DeJuan Blair’s lack of size and elevation left him extremely vulnerable to Orlando’s interior defense, as he only converted four of his 10 shots inside the paint. Many of his misses came in the fourth quarter when Dwight Howard wasn’t on the floor.

Antonio McDyess bobbled a pass, clanged a jump shot off the backboard, and was an absolute non-factor.

Matt Bonner—4-6 FG, 1-3 3FG, 1-1 FT, 10 PTS—shot the ball well with his assortment of catapulted threes and pull-up springers. He even converted a terrific layup, count it, plus the foul, on a well-timed cut and an exceptional pass from Ginobili. Bonner is also a good decision maker triggering San Antonio’s handoff/fade game, as he virtually always fades after his screens to space the floor, rather than cut to the basket. San Antonio’s spacing is always at its best with Bonner in the game rather than Blair or McDyess.

Gary Neal is a player. He was fearless in attacking the teeth of Orlando’s defense, and sank a trio of three-pointers. He wasn’t great at penetrating on his own though, which prevented him from getting separation from his defender to create on his own. As such, his best strength is his three-point shooting, playing off of Ginobili, Parker, Jefferson, and when he returns, George Hill.

Tiago Splitter still has a ways to go before he becomes a trusted, full-time member of San Antonio’s rotation, though his offense is further along than his defense. He beat Ryan Anderson on a drive from the elbow to the basket, and also drove on Brandon Bass for a score. He has poor court vision though, and sets flimsy screens as he leans the NBA game.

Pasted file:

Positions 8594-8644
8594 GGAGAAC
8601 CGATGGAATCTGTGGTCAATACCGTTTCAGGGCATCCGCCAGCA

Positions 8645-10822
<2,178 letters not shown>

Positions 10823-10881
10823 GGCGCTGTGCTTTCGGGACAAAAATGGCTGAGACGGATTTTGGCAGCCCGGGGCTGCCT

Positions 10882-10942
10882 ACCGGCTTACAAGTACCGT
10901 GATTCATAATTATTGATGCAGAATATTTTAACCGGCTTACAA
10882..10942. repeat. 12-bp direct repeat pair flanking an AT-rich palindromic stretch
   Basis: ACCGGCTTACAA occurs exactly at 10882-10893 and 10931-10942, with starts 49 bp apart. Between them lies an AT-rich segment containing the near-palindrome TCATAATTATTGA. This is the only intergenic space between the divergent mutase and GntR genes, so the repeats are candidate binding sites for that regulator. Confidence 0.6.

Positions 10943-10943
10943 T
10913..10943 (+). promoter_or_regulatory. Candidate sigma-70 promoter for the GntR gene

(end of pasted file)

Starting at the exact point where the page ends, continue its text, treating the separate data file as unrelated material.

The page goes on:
Chris Quinn is slow, soft, and a mediocre shooter. He didn’t turn the ball over in 24 minutes, which makes him a respectable third string point guard.

Defense



San Antonio’s defense was much worse than its offense for a variety of reasons. For starters, the Spurs displayed awful court balance. Often times, a player would shoot or penetrate from the top of the key with the players in the corner not running back to balance the court. Gary Neal, Richard Jefferson, and Tony Parker were guilty of this transgression. Other times, San Antonio would try to chase down a long rebound, fail to secure it, and watch as the Magic created numbers advantages early in the shot clock.